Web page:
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Why do people enjoy movies, TV shows, and even the news more than political speeches and college lectures?
The answer is one simple word: Storytelling. But storytelling isn't just about entertainment. Entertainment as an end in itself loses our interest in no time at all. Storytelling is about inspiration. It leads us to think new thoughts, ask new questions, or feel new feelings. So how are you using storytelling in your business? Telling a GOOD story isn't enough. You have to tell an EFFECTIVE story. This chart from Stephen Denning will get you started.
Image source: Stephen Denning, (2006),"Effective storytelling: strategic business narrative techniques", Strategy & Leadership, Vol. 34 Iss: 1 pp. 42 - 48
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A conductor-less orchestra sounds about as plausible as a manager-less company. And yet, the Orpheus Chamber Orchestra in New York City has won Grammy awards and continues to sell out theaters... all without a conductor. How do they do it? By respecting each other as equals, electing leaders for each piece of music, working on each piece as a small unit before taking it to the full orchestra, perfecting each performance, practicing active listening, and lastly, devoting their passion to their work.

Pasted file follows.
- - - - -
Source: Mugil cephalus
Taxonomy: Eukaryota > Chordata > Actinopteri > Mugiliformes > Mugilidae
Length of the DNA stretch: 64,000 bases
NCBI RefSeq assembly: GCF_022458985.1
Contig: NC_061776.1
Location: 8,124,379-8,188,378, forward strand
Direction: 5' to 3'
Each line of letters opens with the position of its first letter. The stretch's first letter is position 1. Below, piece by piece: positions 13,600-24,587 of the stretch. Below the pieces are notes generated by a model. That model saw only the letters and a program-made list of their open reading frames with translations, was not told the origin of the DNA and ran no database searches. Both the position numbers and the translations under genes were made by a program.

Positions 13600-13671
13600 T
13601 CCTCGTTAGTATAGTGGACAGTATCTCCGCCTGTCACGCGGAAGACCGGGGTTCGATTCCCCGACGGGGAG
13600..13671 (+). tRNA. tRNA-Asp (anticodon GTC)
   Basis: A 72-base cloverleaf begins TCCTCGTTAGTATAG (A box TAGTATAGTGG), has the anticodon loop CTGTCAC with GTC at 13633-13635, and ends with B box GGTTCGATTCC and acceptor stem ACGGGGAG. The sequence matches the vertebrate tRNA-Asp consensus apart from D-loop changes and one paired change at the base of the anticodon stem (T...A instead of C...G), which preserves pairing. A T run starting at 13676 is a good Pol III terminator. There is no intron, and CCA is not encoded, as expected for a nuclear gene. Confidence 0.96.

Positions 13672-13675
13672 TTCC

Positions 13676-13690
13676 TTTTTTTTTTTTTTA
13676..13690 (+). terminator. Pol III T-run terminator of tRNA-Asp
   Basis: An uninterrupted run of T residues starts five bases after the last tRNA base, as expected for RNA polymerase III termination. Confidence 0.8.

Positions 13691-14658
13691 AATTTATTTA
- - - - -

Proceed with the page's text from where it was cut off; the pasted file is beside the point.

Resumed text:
Managers won't be going away anytime soon in the typical company, but adapting the creative teamwork and cooperation modeled by the Orpheus Chamber Orchestra to your team is likely to boost your results, stimulate creativity, and significantly reduce turnover.
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There's a fast, easy, and (almost) free way to improve customer service, job satisfaction, and efficiency/accuracy of your employees.
Ready for it?
Simply share pictures and stories of your customers, clients, and staff. Studies show that radiologists (who usually see only x-rays, not patients) spent more time on and gave more accurate diagnoses when a patient's photo was attached to x-rays. Similarly, Ritz-Carlton asks employees to spend a few minutes each day sharing how they went the extra mile for customers, with the result that customer service improved. And speaking from my own experience working at a media agency, when I received an email from a listener or viewer of a product I was working on, my next set of scripts was always a little more creative.
It doesn't take much to put a human face or story to the work your people do. And it is worth the effort. If you need help brainstorming an effective way to do this at your company, I have some creative problem solving techniques that can help.